The complexity of Gary Grigsby's Pacific War will test the tenacity of any veteran wargamer brave enough to tackle it. With that in mind, any novice or weekend warrior is forewarned to enter at your own risk. The time spent learning every aspect of this game may literally exceed that of the playing time for other war games. Examples of the incredible detail associated with the game include: more than 100 Allied and 50 Japanese ships, each with at least ten rated attributes; fifty or so checks to perform during the orders phase (includes half a dozen categories); around forty basic checks during the execution phase; nearly 200 bases and more than 300 identifiable ground units to control; more than 200 leaders, a full complement of combat aircraft, a manual that runs 160 pages and a gaming world that covers the entire Pacific theater of World War II from Asia to Australia to the United States. There's a five page tutorial included with the manual which easily could have (and should have) equaled the fifty-plus pages of rules. Gary Grigsby's Pacific War is definitely not for the casual gamer who wants to pop in and out of the game a few times and walk away whistling a happy tune of satisfaction. To succeed at the game requires a self-disciplined serious commitment to invest lots of study time on how to play comfortably.
Is the game fun? Once you've passed the rigors of initiation (the learning curve) into the game's heart and soul, micro-management to the max, then the answer is a resounding "you betcha!". If your idea of fun doesn't include a week of study time augmented with small doses of frustration, then maybe this one isn't for you. As to game play, the game design is for two players, you against the computer or another human, full control by the computer, or an interesting alternative where you assign overall tasks to any or all of your Headquarters and then turn over operations to the computer to execute the orders. Most seasoned war game veterans will undoubtedly scoff at the latter idea and accept the considerable challenge of hands-on control of every single aspect of operations such as managing resources, coordinating every ground or air strike, reconnaissance missions, submarine forays, distribution of supplies, assignment of leaders (different personality and aggressiveness ratings), fleet mobilization and tactical planning, targeting, and so forth.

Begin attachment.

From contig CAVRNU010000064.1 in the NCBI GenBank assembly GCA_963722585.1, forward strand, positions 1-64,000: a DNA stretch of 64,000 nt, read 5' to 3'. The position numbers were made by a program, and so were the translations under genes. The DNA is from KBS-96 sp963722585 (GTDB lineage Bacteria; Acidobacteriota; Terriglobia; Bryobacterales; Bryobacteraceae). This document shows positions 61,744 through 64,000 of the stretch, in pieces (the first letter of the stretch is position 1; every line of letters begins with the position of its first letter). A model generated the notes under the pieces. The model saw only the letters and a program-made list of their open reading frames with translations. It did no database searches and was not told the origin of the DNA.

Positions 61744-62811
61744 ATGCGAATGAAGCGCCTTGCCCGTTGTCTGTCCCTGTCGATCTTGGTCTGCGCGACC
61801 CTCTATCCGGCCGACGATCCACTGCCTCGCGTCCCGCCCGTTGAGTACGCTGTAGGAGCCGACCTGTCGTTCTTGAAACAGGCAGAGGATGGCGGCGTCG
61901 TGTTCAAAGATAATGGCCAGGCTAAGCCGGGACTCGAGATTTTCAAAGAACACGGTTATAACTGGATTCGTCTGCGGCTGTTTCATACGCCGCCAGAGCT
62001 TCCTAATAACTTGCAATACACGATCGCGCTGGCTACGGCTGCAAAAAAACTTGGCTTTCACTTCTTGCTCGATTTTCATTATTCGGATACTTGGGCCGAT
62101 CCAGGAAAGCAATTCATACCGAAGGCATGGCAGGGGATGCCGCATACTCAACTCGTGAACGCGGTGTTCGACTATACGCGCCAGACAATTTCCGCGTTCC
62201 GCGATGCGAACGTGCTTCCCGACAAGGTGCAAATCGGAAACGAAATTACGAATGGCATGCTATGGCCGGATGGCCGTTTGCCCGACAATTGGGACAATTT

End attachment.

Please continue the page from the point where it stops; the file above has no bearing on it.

The game covers the entire length of WWII in the Pacific arena (December 7, 1941 to August 1945) in a huge week-at-a-turn campaign and provides a good number of shorter "full war" experiences dependent upon when you "enter" the war. A couple of even shorter scenarios (4-months and 2-months) are available if desired. Gary Grigsby's Pacific War is highly recommended but it's not a simple walk in the park.